The Stanford Nanofabrication Facility (SNF)
Originally built as an electronics fabrication foundry, our facility has evolved and adapted with the needs of our research community. Today, SNF is comprised of the following fabrication spaces co-located in the Paul G. Allen and Allen Annex buildings:
The Cleanroom. This space forms the core of SNF, housing equipment traditionally used to support fabrication of electronics, but goes beyond conventional silicon today. The equipment housed in the cleanroom are those that support particle-sensitive process and require specialized gas and chemical handling.
The ExFab. The Experimental Fabrication labs are collection of lab spaces named for our favorite California beaches. ExFab tools support fast-turnaround processing, heterogeneous integration, and direct-patterning methods.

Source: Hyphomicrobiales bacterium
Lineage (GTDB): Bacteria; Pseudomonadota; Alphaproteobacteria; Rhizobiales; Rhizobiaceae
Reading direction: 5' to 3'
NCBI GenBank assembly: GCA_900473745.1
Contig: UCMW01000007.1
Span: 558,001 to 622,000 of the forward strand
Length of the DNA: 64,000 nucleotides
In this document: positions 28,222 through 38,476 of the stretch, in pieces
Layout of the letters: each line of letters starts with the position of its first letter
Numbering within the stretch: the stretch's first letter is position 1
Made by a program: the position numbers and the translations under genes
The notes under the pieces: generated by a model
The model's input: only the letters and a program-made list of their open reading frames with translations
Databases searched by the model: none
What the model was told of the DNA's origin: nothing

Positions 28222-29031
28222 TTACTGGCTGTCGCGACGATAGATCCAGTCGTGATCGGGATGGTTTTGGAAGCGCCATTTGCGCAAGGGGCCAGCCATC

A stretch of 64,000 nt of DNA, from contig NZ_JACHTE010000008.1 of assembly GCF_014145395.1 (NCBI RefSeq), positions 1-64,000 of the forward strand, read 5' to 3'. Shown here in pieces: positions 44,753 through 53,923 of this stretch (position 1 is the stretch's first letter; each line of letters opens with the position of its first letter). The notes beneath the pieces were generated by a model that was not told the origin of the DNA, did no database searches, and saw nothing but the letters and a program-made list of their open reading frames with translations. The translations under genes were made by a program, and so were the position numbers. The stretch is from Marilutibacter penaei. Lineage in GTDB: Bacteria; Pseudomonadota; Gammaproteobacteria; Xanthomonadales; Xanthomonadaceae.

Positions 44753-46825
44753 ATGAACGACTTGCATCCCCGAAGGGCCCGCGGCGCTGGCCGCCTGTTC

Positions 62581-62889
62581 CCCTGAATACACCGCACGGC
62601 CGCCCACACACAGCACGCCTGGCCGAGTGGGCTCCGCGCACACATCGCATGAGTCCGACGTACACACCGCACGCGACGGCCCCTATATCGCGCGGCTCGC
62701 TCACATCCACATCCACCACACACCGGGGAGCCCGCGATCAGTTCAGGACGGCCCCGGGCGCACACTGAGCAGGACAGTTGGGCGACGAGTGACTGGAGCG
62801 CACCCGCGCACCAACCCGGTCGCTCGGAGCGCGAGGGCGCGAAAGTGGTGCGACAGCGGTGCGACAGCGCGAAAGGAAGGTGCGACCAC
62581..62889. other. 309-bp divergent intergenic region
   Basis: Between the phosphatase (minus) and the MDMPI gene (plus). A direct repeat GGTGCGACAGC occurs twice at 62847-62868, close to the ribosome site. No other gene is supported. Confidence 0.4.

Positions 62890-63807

The MOCVD Lab. The "Metallo- Organic Chemical Vapor Deposition" (MOCVD) Lab occupies 1 kft2 of space in the Allen Annex building. The instruments here are used to deposit thin films of III-V materials with application in wide bandgap devices, LED's, and devices for extreme environments.
The Electronics Shop (SPF). Also known as SPF (Systems Prototyping Facility), users of this space can build boards and systems, from design to assembly, DIY or as a service.
For more detailed technical information about our offerings, please check out the SNF Labuser Guide, which not only lists of fab equipment by process function/technique or name, but serves as a library of process know-how for anyone to use (or contribute to!)
About the organization
While SNF has been Stanford's Nanofab for almost thirty years, it has an illustrious history at the center of Silicon Valley. Learn more about our history, our mission today, and our connection with Stanford's Nano Shared Facilities on campus and US-wide network.